'When You Get a Good Kid . . . It's Sad'
After a few rough days, Adenhart said, he is also coming to grips with his situation.
"It's a fact you have to accept," he explained. "After three years at Carolina, I'll come out and should be expecting the same situation, if not higher."
So as orthopedist James Andrews paced in an examination room last week in Alabama, nervously trying to give Adenhart the bad news, the pitcher attempted to put the famous doctor at ease.
"I just told him that I understood that this year's draft was probably out of the way, and I should start concentrating on getting the surgery as soon as possible and getting back as soon as possible," Adenhart said. "And once I told him that, he was more relaxed."
Adenhart had made only vague plans for his theoretical riches -- meet with a financial planner, maybe get a car or a house. He will have to wait to give Warrenfeltz the promised catchers mitts, making up for the ones he's ruined over the years.
In the meantime, he has served as Williamsport's designated hitter in the Maryland 1A playoffs. In his first at-bat after the injury, he launched the first pitch he saw more than 360 feet to straightaway center field for a two-run home run. "See ya," screamed Adenhart's teammates as he jogged slowly around the base paths, smiling slightly as he reached home plate.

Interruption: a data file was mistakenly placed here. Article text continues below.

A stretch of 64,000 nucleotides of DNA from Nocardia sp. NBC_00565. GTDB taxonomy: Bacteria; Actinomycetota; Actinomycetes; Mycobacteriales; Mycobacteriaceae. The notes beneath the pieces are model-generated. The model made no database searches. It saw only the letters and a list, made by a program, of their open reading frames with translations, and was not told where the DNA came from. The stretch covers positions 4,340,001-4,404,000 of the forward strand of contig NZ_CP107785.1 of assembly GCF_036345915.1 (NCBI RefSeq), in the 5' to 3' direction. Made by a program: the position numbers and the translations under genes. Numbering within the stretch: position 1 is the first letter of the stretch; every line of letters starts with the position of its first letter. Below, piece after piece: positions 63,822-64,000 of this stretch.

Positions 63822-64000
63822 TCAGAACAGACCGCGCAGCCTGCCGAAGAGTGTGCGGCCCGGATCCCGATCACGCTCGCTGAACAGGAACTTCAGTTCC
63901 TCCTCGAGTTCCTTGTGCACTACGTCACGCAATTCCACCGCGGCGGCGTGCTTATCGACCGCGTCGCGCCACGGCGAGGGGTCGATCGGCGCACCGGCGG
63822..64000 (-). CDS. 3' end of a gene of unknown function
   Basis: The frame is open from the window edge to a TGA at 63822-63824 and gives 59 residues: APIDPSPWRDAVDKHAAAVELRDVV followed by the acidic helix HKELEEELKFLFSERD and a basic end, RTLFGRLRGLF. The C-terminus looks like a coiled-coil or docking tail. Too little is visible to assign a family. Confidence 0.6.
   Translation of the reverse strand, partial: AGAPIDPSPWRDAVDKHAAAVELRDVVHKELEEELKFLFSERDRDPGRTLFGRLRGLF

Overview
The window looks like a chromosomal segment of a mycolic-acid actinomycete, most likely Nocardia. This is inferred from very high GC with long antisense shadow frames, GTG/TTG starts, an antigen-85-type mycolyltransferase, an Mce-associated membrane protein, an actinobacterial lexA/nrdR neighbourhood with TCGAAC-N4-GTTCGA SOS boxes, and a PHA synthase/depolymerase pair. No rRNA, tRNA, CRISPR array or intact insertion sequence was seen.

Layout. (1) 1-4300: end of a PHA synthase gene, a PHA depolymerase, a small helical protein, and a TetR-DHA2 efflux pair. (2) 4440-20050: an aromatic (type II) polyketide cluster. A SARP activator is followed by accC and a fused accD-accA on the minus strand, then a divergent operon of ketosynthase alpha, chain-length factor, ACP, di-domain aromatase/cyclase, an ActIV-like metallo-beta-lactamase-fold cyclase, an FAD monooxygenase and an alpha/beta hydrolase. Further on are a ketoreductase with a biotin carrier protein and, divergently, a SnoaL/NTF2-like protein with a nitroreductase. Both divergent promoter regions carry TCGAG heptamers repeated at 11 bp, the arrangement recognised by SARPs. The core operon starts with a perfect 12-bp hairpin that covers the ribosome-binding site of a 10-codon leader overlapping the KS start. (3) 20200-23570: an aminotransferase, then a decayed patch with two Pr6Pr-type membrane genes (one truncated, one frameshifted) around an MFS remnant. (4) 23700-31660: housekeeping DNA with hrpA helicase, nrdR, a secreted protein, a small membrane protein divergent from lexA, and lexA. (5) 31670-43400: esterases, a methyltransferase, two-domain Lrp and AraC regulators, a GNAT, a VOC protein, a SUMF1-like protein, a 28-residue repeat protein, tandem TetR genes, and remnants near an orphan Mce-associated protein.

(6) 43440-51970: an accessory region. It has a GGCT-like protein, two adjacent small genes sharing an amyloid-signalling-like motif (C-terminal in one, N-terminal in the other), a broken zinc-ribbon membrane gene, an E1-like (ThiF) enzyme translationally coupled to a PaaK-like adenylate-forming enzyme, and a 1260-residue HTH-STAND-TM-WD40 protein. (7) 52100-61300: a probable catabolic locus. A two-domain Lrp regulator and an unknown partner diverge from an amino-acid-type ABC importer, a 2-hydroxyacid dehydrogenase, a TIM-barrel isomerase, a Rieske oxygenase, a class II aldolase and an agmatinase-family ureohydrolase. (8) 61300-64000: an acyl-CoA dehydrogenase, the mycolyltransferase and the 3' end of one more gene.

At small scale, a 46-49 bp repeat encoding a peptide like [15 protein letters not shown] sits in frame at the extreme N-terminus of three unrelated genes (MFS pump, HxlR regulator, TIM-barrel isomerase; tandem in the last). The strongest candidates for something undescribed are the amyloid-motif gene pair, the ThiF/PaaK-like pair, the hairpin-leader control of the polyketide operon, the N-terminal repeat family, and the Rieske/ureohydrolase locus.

Tuesday, he reached base three times and scored twice as Williamsport won its Maryland 1A semifinal against Havre de Grace in a rout, 14-4. He and his friends will play today for a state championship, which would be the school's first since 1975.
But, in some ways, the pressure is off.
"Major League Baseball puts you in the situation where you can't turn down the kind of money that I was probably going to get offered," Adenhart said. "We always wondered how I could do both -- get the professional experience of baseball and the relaxed atmosphere of a college experience. . . . Do what most 18-year-olds are doing after they graduate -- go to school, plan your life out. . . .
"Before this, I wasn't really sure what was going to happen. The whole draft is a crapshoot. Now I don't really have to worry about the draft. My future is more straight, and I know what's going to happen."
© 2004 The Washington Post Company